SEWER: Learning by Doing

A step-by-step approach helps an Ohio community refine its sewer rehabilitation methods, reduce I&I substantially, and save money

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Leak detection and repair has truly been a live-and-learn experience in Westlake, Ohio.

Aided by a unique testing protocol that pinpoints problem areas, the city has used different products, contractors and installation methods to fix infiltration and inflow (I&I) problems over the last seven years.

Each project provides valuable lessons that are in turn applied to the next project, saving money and improving efficiency of the process. “Every time, we go back and see what we’ve learned,” explains city engineer Bob Kelly. “Then we incorporate that into the next phase.”

I&I issues began to overwhelm Westlake in the 1990s. “After a significant rainfall, we would get hundreds of calls reporting flooded basements,” Kelly says. “Some of the storm surges in the sanitary lines were 7 or 8 feet, higher than elevation of many of the basements.”

In those days, I&I issues were addressed based on the number and source of emergency phone calls from homeowners. “Most of the problems were in the laterals from the sewer line to the house, so we started by digging a pit in the front yard, taking out and replacing the cleanout, and TV-scanning the lines,” says Kelly.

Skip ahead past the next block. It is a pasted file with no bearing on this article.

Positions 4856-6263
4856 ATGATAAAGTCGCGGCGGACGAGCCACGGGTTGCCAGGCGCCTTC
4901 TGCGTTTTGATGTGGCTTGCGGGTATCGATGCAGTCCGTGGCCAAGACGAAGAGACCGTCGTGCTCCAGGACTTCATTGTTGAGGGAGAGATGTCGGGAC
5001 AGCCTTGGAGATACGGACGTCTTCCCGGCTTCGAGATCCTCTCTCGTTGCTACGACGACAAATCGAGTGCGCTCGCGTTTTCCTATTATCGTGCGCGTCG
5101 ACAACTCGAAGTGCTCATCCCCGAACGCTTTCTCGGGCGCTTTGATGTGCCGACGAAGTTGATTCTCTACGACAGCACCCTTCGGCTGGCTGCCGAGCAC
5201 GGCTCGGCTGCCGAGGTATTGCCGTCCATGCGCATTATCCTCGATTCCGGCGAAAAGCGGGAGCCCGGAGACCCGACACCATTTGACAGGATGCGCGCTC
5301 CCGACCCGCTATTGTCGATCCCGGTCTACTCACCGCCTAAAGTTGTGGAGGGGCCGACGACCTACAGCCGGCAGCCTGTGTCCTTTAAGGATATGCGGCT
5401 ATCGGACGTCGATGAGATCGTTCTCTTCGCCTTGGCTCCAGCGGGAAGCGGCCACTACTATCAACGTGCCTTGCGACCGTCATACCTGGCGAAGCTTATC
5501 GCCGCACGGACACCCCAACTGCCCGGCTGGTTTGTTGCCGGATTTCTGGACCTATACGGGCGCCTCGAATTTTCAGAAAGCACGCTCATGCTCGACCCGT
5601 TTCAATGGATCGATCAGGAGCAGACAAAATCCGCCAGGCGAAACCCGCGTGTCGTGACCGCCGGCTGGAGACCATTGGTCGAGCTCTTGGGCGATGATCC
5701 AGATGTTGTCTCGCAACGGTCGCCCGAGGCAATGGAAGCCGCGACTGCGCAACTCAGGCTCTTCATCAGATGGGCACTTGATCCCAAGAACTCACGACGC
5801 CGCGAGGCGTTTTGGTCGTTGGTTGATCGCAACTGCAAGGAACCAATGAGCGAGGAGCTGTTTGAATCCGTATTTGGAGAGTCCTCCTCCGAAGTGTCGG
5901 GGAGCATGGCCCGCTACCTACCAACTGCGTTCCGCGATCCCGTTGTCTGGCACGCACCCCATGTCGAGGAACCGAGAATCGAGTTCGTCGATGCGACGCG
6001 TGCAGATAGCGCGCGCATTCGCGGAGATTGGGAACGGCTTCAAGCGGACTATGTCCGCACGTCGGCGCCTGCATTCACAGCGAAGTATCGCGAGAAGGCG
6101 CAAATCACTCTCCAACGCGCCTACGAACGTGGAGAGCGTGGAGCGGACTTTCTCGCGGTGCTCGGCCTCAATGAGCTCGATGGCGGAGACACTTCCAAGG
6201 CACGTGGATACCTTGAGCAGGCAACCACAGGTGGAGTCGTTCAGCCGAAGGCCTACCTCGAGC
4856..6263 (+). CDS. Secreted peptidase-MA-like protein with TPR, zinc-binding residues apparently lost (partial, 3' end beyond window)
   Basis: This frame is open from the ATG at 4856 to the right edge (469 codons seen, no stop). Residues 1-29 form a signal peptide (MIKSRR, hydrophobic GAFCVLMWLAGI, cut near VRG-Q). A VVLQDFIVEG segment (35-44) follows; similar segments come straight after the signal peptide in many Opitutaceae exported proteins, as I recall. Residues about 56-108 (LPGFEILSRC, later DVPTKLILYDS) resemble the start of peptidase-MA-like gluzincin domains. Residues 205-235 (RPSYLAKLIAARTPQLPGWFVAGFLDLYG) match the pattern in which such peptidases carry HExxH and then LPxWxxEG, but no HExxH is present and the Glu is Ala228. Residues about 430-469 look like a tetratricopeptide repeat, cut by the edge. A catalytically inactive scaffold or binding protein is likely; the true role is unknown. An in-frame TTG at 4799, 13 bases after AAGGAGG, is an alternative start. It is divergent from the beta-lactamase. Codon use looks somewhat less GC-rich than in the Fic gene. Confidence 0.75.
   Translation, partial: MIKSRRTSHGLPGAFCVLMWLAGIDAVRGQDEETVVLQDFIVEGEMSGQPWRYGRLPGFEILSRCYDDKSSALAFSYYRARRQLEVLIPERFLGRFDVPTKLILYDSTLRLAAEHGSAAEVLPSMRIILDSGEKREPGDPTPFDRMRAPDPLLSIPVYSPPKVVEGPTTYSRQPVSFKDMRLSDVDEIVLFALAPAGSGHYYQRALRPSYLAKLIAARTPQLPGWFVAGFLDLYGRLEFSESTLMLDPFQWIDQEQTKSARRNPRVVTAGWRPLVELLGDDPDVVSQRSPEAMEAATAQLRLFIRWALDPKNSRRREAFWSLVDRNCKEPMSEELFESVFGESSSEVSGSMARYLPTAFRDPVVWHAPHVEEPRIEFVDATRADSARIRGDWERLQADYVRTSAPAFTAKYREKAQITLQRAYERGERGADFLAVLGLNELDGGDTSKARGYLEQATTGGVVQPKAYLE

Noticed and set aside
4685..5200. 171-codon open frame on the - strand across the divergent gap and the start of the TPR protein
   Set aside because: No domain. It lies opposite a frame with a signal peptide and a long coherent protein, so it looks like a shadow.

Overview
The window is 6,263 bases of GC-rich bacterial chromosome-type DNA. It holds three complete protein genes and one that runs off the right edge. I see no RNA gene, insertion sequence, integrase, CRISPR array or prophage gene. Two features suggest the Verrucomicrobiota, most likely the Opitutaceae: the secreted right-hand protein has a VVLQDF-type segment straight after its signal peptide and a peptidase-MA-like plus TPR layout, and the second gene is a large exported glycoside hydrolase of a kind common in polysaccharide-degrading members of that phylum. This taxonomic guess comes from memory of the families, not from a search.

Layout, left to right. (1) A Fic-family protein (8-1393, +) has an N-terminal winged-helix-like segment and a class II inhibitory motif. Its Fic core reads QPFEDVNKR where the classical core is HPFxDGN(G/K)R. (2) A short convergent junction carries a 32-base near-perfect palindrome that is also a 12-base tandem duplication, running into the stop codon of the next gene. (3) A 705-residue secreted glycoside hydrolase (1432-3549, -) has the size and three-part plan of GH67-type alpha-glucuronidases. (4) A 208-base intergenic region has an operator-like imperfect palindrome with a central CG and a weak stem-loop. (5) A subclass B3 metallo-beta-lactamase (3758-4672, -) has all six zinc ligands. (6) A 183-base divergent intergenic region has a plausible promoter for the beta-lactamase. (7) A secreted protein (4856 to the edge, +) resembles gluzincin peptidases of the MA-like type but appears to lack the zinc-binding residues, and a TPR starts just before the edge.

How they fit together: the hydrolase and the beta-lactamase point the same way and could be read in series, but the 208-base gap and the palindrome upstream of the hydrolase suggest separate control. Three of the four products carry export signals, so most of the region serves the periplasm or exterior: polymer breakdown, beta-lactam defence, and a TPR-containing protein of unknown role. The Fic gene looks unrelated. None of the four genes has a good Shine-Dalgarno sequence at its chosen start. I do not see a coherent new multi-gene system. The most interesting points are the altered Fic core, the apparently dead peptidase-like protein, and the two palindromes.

The city used grout to make the necessary repairs. Homeowners paid for their lateral repairs, while the city paid for any work on the sewer line. Results were good. In some cases, a 7-foot storm surge was reduced to a 7-inch storm surge, reports Kelly.

Still, the city sought a more efficient method for addressing stormwater intrusion, and in 2001 embarked on a pre-emptive I&I elimination program, working with its engineering partner URS Corp. of Cleveland. URS developed a unique method of dye testing so that leaks could be pinpointed from downspouts, foundations and cracked driveways (see sidebar). And instead of just responding to emergencies, the city began systematically going from one neighborhood to another, looking for leaks and repairing them.